When asked why his research team did not attempt to visit any programs inside Russia, Raymond said, “We’re persona non grata. We’re considered extensions of US intelligence by the Russians.”

At the same time, the Yale HRL director acknowledged his report was driven by State Department objectives, conducted under “a lot of pressure” from the US National Intelligence Council. He also conceded his team relied on the Pentagon’s US Indo-Pacific Command to “expand our satellite access in the Pacific Command to get the Siberian and eastern camps.”

When asked why Khan did not seek arrest warrants over allegations of Russian war crimes in the Ukrainian town of Bucha, which dominated Western media coverage for days, Raymond recalled a phone conversation he held with several foreign correspondents from the New York Times in March 2023:

I was on the phone with the New York Times on Friday – the folks who did the big Bucha investigation, and they were like, basically, ‘Hey, we want to win a Pulitzer Prize on Bucha. We think it’s weird that Khan charged [the transfer of youth] and didn’t charge Bucha.’ And I said, ‘It would have been the worst thing imaginable.’

Raymond explained the prosecutor’s logic: “If Khan had charged Bucha, it would have been catastrophic, because he would have been telegraphing weakness to the Russians. Because Bucha is a massacre. But it doesn’t mean that it is Rome Statute-level in terms of intentional systematic and command-and-control orders. To do that, you need the forensics… ballistics, you need the communications. And there’s no evidence the ICC has that.”

So, according to the Yale HRL director, Khan “started with a home run pitch, and basically said, we’re charging Putin on his own statements in a prima facie evidence-proof [case] on a conservative set of indictments. The transfer and deportation was lowball, he didn’t charge first degree murder.”

“For the New York Times,” Raymond continued, “they’re not going to be happy until Bucha gets charged with all the glitz of an ICC indictment. But [Khan would] be basically saying to Putin: ‘go throw a lieutenant colonel from the paratroopers out the window and you’re cool.’”

Besides providing Khan with the easiest route to an arrest warrant for Putin, the indictment also happened to pack the biggest propaganda punch, enabling the prosecutor to cast himself as the savior of Ukraine’s children.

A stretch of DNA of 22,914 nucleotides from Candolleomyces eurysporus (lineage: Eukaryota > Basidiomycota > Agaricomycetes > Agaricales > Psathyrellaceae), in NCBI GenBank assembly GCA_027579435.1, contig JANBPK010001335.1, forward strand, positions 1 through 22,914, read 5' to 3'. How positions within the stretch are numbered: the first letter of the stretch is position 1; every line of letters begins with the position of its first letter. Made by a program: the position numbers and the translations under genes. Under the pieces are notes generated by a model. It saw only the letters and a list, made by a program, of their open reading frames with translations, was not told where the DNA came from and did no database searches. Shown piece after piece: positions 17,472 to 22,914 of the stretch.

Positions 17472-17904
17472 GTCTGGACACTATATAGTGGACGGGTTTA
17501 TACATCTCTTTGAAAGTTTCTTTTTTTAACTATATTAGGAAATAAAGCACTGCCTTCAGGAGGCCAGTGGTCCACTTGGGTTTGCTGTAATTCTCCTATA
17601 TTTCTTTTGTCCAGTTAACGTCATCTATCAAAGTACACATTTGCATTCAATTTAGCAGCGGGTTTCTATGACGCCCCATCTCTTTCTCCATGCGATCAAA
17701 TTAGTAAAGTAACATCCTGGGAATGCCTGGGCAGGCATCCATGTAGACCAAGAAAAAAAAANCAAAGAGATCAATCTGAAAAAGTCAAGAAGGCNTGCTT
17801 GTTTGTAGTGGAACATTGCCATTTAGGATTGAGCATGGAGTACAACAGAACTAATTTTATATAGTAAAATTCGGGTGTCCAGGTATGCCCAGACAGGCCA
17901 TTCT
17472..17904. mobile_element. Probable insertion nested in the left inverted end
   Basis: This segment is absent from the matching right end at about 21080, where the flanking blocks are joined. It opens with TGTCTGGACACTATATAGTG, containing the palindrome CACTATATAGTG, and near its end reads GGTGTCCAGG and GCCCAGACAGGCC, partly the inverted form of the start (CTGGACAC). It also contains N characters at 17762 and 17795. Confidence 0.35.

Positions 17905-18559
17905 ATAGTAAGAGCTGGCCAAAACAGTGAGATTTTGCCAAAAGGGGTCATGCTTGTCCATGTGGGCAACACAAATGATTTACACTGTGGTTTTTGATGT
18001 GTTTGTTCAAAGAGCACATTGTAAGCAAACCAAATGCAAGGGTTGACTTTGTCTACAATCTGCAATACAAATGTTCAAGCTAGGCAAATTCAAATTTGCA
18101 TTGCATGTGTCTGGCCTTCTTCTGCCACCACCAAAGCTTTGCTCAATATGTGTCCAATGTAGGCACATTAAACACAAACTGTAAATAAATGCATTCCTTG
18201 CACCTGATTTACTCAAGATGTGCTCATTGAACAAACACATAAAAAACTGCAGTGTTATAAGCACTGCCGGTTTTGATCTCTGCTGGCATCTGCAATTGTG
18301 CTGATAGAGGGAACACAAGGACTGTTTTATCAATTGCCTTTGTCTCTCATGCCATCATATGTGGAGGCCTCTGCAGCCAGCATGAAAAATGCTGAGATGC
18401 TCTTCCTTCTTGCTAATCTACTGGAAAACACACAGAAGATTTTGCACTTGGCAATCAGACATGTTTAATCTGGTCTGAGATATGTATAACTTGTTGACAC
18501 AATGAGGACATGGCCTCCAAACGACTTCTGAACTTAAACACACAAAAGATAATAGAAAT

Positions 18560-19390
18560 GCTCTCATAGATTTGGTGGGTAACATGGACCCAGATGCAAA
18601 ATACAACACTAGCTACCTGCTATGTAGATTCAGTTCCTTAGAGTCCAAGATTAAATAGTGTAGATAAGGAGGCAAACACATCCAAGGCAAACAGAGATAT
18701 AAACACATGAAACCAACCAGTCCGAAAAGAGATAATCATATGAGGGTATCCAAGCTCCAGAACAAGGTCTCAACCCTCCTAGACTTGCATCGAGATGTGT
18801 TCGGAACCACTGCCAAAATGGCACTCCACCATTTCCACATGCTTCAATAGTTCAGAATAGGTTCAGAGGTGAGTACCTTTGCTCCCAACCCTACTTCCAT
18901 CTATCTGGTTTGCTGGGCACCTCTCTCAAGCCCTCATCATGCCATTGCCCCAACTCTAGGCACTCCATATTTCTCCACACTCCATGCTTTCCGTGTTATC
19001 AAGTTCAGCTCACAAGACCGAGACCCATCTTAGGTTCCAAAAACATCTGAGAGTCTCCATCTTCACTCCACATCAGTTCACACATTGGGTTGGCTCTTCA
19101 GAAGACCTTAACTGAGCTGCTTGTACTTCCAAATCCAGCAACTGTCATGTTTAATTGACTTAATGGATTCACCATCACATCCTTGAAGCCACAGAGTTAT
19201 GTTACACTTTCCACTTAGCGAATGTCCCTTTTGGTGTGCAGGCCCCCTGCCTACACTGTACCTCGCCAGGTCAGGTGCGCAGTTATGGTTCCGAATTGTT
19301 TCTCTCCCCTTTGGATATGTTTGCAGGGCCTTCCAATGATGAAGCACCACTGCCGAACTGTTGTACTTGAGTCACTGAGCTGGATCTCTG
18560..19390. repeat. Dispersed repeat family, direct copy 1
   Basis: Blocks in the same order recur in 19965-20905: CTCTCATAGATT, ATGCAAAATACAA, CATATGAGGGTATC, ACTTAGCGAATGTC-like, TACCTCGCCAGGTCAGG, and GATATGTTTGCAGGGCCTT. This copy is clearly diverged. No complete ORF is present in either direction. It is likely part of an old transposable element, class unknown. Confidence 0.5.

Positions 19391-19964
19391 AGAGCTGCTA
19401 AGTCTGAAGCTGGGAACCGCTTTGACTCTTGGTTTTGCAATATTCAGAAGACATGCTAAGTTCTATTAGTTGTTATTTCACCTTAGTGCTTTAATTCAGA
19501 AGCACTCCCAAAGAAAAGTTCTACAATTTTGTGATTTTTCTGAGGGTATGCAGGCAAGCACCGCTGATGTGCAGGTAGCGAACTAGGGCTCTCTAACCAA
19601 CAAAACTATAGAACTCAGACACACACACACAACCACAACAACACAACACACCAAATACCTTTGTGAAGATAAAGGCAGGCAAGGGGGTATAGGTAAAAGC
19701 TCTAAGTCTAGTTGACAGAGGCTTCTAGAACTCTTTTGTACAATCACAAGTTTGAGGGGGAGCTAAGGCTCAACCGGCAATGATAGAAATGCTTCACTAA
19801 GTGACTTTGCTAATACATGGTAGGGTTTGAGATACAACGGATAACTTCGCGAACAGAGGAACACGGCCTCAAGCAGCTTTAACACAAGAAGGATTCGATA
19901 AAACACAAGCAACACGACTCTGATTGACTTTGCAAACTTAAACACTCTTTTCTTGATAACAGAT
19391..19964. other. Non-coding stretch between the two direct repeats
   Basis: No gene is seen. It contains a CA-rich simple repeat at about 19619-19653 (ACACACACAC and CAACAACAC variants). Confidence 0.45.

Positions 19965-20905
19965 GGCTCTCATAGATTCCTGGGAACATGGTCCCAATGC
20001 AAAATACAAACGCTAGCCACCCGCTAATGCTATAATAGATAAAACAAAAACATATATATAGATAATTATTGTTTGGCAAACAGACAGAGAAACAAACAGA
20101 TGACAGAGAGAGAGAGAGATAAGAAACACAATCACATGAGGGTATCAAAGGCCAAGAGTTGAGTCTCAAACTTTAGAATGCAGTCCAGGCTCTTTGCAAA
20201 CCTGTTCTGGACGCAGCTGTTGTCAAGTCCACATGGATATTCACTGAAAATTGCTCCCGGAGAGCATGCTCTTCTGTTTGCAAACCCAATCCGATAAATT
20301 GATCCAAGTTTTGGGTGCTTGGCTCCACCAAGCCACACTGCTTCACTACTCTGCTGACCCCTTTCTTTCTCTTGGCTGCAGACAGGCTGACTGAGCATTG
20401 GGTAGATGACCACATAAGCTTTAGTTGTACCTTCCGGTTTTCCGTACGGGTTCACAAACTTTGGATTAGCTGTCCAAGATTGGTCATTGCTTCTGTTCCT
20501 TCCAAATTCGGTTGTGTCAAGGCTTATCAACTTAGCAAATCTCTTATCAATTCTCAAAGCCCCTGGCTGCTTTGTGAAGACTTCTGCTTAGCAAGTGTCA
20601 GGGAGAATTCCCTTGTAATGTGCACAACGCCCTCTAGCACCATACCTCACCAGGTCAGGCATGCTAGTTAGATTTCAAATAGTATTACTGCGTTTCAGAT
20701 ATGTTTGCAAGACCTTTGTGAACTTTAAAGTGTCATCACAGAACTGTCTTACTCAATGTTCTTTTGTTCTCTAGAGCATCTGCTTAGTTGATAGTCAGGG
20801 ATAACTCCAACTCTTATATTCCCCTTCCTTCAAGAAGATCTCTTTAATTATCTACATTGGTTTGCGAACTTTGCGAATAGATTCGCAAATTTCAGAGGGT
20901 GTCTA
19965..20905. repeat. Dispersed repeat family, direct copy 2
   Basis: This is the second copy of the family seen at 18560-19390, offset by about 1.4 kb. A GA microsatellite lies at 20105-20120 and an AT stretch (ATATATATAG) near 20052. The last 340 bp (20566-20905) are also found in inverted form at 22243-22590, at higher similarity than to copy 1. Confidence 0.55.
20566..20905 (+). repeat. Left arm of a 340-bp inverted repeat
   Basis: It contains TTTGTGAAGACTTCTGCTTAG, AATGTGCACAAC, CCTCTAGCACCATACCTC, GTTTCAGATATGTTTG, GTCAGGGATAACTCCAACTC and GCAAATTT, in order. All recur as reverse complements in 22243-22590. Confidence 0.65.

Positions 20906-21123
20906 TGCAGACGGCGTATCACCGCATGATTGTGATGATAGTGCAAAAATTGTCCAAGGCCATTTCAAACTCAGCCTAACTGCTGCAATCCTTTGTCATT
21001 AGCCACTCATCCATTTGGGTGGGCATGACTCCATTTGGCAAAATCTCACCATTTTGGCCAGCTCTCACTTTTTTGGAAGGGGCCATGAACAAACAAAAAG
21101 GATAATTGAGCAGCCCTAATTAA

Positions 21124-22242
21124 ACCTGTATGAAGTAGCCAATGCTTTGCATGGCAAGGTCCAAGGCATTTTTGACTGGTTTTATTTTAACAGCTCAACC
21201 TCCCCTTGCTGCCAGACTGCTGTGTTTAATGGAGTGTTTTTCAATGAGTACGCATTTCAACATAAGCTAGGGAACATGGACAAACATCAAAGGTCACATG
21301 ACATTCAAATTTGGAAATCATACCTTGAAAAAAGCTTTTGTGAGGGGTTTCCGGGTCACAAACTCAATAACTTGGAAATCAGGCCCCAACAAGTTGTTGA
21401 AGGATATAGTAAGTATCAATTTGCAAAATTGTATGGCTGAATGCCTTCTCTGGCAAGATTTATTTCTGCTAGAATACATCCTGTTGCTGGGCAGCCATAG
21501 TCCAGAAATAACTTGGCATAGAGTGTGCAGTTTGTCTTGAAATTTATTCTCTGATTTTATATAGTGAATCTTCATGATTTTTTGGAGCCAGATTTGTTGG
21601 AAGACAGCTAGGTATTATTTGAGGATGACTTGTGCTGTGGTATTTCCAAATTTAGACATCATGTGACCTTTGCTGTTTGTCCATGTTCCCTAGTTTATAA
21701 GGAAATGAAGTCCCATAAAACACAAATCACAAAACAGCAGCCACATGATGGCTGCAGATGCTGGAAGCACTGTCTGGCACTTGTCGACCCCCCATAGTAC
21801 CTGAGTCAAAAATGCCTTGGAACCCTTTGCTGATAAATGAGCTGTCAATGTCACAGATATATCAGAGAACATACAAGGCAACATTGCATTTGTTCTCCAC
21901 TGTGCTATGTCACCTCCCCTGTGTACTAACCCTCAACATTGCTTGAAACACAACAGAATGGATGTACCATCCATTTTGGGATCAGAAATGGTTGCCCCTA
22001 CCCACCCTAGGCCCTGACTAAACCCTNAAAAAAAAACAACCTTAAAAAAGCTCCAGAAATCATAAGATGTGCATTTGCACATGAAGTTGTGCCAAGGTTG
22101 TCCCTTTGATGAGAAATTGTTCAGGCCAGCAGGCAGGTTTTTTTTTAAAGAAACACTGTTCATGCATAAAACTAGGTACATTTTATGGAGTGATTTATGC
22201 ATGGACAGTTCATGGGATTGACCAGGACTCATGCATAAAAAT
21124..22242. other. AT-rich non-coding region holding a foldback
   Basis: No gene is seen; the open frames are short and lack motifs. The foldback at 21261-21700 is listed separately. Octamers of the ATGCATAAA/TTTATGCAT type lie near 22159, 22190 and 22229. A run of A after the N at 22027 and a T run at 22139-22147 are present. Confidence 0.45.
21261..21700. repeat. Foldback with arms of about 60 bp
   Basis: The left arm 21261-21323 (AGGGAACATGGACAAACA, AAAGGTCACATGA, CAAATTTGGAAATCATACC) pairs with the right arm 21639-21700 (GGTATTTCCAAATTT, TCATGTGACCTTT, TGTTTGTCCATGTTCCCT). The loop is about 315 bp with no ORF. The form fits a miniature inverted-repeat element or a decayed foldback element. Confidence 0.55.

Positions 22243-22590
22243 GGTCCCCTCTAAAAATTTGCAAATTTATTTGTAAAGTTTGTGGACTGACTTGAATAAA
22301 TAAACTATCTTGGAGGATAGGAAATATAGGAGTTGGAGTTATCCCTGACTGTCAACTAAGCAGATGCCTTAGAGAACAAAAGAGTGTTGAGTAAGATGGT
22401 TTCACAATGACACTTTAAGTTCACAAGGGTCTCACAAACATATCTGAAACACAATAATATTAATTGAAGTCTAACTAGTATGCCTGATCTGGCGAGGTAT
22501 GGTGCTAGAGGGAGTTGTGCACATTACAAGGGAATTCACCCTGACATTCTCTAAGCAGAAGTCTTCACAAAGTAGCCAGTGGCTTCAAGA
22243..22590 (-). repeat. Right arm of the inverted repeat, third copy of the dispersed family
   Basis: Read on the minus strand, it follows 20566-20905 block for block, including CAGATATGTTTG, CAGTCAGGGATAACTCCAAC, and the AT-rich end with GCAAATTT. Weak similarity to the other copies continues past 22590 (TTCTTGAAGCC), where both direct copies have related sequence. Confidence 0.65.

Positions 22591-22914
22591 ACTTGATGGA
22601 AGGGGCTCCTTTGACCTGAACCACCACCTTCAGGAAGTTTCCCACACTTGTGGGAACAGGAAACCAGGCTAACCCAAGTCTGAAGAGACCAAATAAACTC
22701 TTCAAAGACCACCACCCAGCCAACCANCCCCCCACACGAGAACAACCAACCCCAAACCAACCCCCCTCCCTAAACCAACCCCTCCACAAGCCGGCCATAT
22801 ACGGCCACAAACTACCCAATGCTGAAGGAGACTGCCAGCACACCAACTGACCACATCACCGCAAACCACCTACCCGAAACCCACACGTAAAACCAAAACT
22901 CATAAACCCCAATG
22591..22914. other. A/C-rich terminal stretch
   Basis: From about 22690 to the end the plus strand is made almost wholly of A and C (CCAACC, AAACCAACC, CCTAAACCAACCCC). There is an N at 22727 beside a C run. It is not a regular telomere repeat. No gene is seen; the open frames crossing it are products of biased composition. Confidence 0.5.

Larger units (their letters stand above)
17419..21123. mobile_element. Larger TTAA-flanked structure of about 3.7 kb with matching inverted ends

To that end, he has received critical PR assistance from Amal Clooney, the international lawyer who gained fame as the wife of a Hollywood humanitarian interventionist who is one of the US Democratic Party’s most prolific fundraisers.

The Clooney connection: Khan collaborates with Hollywood humanitarian interventionists

In September 2021, weeks after assuming the role of ICC prosecutor, Khan appointed Amal Clooney as a special advisor to his investigation into atrocities in the Darfur region of Sudan. When Russian forces entered Ukraine five months later, Clooney immediately shifted her focus, accepting a Ukrainian government invitation to join their “legal task force on accountability.”

Her collaborative relationship with Khan, which spanned at least a decade, has raised further questions about the ICC cheif’s pledge of “independence, impartiality and integrity.”

The Lebanese-born Amal Clooney first emerged as a global celebrity through her marriage to Hollywood heartthrob George Clooney, himself a prominent humanitarian interventionist who led the campaign to target Sudan’s government and its former president, Omar Bashir, with economic sanctions and genocide charges over its actions in Darfur. The US Israel lobbyand then-US president George W. Bush heavily supported the crusade against Khartoum, with the latter threatening to send US troops to the oil-rich region to confront Bashir. For his part, Clooney invoked the memory of Auschwitz to advocate for UN military intervention in the region. Though the subsequent ICC warrant for Bashir’s arrest ultimately proved futile, Clooney’s campaign established his bonafides within the international human rights industry.

In 2016, George Clooney turned his focus to domestic politics, raising what he described as “an obscene amount of money” for the presidential campaign of former US Secretary of State Hillary Clinton. Entry costs ran up to $353,400 per couple at the pro-Hillary fundraisers hosted by George and Amal Clooney.

George and Amal Clooney (right) at a 2016 fundraiser they hosted for Hillary Clinton

That same year, George and Amal leveraged their fame to establish the Clooney Foundation for Justice. Like the foundations established by Bill Clinton and Barack Obama after their presidencies, the Clooneys’ initiative relied on funding from liberal billionaires including Bill Gates and George Soros and forged partnerships with Microsoft and the UN. The Clooney Foundation for Justice also lists the US and UK government-sponsored intelligence proxy Bellingcat as an official partner.


The agenda of the Clooneys’ human rights outfit tracks closely with Washington’s foreign policy objectives. The group pushes human rights campaigns in countries where the US seeks regime change, while overlooking well-documented atrocities committed by the US and its allies, including Israel. In Venezuela, for example, which the US has targeted with sanctions and violent military coups in pursuit of regime change, the Clooney Foundation says it is assisting an ICC investigation into President Nicholas Maduro.